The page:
Laura: Laura turned 16 on May 6th.  She still doesn’t have her license, partly because she doesn’t have sufficient permit hours and partly because neither of us care to pay the additional insurance.  She has a job working at a tea room here in town and has benefited tremendously from all that she has learned there.  She purchased a laptop to use in school and she has upgraded to my old iPhone 5.  She continues to progress as a pianist.  As a Junior in High-school she has had an extensive amount of homework and has had to learn to manage her time well; in fact, I’ve had to enforce a bed-time for my high-schoolers – not because of television or entertainment, but because of dedication to studies.  She is also on the HS scholastic bowl and speech teams.  She’s thinking carefully about life and is praying and considering what she will do in the next few years.

          Joel: Joel will be 18 on February 9th.  It’s hard to believe that he only has one more semester of High School.  He’s continued taking the computer classes at the community college; consequently, he has reduced the frustration I have often felt whenever I’ve had a computer issue, by being a quick resource for problem solving.  He got a Macbook computer, and closely follows everything taking place in the tech world.  He also greatly enjoys participating on the HS scholastic bowl team.  He did not play on the HS baseball team last season, but is planning to pitch this year as his final year.  He has not decided on a college yet, but has applied to several and is waiting to see where things go from here.  He still works at the local hardware store.  Personally, I’m blessed to sit next to the organ every Sunday and hear (and see) his skill as a wonderful contribution to our services.  He has grown a little more and is now easily over 6’5” without shoes.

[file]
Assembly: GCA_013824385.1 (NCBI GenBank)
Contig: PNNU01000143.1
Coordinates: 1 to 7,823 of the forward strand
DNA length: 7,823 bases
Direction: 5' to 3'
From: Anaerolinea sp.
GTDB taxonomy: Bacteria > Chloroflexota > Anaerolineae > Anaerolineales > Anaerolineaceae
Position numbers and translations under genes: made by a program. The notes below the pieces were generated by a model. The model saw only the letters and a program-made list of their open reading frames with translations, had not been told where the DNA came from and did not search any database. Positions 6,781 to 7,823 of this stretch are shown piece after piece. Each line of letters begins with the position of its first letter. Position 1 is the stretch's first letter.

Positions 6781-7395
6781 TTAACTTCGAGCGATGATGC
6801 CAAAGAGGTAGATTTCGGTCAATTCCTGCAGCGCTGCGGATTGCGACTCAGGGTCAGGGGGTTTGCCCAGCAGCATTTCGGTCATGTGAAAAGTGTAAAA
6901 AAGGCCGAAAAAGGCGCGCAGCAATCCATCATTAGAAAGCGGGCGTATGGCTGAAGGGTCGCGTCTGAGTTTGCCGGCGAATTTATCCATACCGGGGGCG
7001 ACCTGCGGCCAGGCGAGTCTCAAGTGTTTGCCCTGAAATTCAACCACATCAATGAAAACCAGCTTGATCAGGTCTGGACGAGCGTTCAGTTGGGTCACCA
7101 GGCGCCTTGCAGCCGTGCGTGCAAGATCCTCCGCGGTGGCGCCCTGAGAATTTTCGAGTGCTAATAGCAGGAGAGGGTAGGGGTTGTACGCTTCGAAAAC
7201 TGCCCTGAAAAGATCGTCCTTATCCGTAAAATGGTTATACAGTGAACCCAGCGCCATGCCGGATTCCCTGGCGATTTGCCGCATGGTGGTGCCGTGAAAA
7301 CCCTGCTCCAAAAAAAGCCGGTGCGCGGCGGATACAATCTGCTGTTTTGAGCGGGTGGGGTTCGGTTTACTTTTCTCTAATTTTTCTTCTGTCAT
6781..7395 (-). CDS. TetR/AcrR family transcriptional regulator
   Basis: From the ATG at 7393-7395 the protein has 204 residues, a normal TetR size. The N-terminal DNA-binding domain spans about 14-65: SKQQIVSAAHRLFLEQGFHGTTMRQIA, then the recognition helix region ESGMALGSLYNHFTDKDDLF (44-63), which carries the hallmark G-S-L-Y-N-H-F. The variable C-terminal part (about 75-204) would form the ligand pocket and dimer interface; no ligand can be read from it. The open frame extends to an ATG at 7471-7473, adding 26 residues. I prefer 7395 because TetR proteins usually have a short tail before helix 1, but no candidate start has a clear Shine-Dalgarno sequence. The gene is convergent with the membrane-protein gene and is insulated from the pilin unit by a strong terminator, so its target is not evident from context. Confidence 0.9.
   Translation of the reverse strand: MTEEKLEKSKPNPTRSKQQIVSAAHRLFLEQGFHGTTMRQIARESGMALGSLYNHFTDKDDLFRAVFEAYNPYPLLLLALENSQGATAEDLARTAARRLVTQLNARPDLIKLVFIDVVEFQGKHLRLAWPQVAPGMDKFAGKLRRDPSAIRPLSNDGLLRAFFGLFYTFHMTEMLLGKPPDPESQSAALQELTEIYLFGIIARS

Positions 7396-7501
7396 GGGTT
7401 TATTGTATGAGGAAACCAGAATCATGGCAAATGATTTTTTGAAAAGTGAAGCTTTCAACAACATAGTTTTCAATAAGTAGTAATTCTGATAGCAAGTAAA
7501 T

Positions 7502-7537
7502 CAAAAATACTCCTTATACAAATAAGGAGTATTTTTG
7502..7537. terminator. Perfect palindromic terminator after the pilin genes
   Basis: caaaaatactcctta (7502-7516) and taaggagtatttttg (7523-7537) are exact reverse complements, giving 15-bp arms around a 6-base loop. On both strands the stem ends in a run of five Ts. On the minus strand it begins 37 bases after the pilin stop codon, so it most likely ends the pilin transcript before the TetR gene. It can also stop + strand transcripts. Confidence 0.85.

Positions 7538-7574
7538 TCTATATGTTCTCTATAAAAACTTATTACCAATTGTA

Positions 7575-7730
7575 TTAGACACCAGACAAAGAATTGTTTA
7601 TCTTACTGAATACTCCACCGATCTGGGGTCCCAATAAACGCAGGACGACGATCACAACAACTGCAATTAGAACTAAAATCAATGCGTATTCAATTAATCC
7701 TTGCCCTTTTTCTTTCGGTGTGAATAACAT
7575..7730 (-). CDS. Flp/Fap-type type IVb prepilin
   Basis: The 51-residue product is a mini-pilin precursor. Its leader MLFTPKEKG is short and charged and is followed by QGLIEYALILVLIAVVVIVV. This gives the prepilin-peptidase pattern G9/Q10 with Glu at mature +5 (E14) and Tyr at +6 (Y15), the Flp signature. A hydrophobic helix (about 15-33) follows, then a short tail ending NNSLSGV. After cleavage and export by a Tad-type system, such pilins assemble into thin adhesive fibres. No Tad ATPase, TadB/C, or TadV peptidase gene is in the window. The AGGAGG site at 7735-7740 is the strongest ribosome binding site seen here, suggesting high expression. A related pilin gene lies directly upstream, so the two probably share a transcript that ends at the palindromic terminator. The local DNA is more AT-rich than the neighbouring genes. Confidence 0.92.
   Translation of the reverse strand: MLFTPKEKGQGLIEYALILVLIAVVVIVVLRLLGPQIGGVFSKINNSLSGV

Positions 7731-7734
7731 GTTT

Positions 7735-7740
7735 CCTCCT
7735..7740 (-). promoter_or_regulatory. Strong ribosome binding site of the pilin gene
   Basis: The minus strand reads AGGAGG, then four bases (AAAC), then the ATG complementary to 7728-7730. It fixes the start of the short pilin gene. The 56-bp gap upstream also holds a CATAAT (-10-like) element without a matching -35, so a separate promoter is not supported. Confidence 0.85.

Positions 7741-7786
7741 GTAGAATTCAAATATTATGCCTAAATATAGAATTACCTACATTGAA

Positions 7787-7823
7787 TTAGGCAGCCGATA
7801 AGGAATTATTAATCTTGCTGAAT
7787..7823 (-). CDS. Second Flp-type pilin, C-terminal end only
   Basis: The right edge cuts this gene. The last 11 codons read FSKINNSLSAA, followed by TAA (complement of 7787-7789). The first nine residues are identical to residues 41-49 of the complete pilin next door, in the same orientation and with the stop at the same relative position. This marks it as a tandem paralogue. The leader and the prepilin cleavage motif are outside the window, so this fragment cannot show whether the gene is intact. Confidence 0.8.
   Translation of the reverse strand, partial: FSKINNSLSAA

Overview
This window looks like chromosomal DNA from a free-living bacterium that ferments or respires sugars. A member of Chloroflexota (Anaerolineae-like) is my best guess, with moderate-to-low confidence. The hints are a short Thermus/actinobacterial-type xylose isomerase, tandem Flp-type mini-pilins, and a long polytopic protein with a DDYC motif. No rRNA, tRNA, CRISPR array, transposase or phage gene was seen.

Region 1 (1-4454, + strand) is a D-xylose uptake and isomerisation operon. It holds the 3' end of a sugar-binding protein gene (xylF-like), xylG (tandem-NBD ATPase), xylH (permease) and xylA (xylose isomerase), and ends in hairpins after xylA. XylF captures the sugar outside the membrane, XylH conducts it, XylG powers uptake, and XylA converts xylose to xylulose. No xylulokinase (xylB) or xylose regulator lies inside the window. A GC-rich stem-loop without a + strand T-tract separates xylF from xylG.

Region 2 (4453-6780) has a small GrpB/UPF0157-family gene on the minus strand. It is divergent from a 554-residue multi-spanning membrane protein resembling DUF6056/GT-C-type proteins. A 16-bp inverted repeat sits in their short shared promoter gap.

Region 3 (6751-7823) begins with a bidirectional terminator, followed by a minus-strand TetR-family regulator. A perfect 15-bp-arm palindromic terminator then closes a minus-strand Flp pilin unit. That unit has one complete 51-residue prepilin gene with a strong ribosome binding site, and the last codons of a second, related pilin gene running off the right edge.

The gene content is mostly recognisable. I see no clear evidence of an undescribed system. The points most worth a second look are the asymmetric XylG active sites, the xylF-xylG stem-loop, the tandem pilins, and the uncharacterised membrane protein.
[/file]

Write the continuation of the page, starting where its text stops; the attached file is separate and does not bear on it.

Carol: Carol continues to manage our home and lives with grace.  She balances life as a Christian, a wife (pastor’s), a mom, a citizen (her community interaction continues to increase in various ways), and a daughter – her parents moved down here from northern Illinois and we are thrilled to have almost daily interaction with them.  She shuttles the kids back and forth between school, sports, music lessons, jobs, church, grandparents, store, and home.  If you’ve noticed on Facebook, she is constantly finding creative, artistic, and tasty ways to feed us.  She has learned the trick of using apps on her phone to get all kinds of deals.  I think her favorites are the Dunkin’ Donuts and McDonalds apps.  She also did most of the gardening (vegetables and flowers) this summer since my non-church activities this spring were farming and coaching of baseball.  She is my favorite person in the world.